Comparing the factor structure of the Problem Gambling Severity Index: Implications for conceptualisation, measurement and practice

    Research output: Contribution to conferenceAbstract

    Abstract

    Introduction: Problem gambling behaviour has historically been viewed through a clinical lens, however is also considered from a broader public health perspective. Similarly, the measurement of problem gambling has taken its cues from clinically-significant markers of behavioural addiction and their consequences, which may preclude sub-clinical but concerning manifestations of gambling behaviour and related consequences.

    Design and Methods: The current study reviews the Problem Gambling Severity Index and subjects the measure to confirmatory factor analysis, comparing a one- and two-factor solution in terms of model fit. Data from the 2015 Northern Territory Gambling Prevalence and Wellbeing Survey was used in the analysis.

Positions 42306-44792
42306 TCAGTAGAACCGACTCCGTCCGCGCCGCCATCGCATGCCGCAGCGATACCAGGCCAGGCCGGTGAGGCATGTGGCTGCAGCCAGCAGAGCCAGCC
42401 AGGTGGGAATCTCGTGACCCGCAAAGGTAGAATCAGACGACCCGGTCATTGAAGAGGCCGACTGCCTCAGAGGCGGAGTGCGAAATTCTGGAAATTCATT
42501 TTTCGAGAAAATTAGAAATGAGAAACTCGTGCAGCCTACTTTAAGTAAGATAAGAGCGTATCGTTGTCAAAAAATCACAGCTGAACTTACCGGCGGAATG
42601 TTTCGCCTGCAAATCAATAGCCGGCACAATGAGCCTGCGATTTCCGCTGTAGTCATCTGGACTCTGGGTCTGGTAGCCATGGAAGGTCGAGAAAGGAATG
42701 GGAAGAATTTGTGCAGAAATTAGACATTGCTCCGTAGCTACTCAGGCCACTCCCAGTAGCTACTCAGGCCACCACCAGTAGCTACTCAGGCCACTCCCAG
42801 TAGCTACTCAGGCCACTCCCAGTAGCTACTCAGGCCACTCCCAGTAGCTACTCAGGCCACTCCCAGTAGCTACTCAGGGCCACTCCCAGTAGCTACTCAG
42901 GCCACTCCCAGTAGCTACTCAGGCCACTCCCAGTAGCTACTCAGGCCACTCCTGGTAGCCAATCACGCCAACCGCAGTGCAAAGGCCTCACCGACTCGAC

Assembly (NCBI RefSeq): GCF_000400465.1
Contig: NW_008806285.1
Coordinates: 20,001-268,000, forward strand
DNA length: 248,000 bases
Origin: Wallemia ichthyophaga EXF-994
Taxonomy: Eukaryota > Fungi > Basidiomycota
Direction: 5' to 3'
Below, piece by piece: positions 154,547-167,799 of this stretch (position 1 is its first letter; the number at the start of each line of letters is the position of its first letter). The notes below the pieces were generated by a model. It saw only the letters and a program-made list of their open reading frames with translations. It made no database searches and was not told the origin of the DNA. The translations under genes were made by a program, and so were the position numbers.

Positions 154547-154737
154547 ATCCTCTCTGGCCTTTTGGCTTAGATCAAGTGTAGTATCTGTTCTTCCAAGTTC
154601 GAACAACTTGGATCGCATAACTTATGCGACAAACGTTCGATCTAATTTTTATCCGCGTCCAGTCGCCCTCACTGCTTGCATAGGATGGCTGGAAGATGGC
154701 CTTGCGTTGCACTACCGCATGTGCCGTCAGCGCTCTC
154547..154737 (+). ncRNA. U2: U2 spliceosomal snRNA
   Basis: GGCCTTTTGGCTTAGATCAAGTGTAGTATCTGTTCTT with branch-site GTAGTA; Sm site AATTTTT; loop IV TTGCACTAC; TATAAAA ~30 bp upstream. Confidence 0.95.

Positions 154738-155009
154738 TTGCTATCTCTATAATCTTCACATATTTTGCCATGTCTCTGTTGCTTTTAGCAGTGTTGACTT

Key Findings: Findings from confirmatory factor analyses confirmed both a one- and two-factor solution, however a two-factor solution offered significant improvement in model fit.

    Discussions and Conclusions: Though the two factors were highly correlated, it may be beneficial to consider problematic gambling as comprising behavioural and consequential elements that have application in different populations or contexts.

    Implications for Practice or Policy: Isolating behavioural and consequential elements of problem gambling may have utility in public health interventions where behaviour is concerning, yet falls below the threshold for a clinically-significant disorder. Similarly, the predictive validity of the Problem Gambling Severity Index may not capture more subclinical elements of problem gambling behaviour.
    Original languageEnglish
    PagesS3-S154
    DOIs
    Publication statusPublished - 2022

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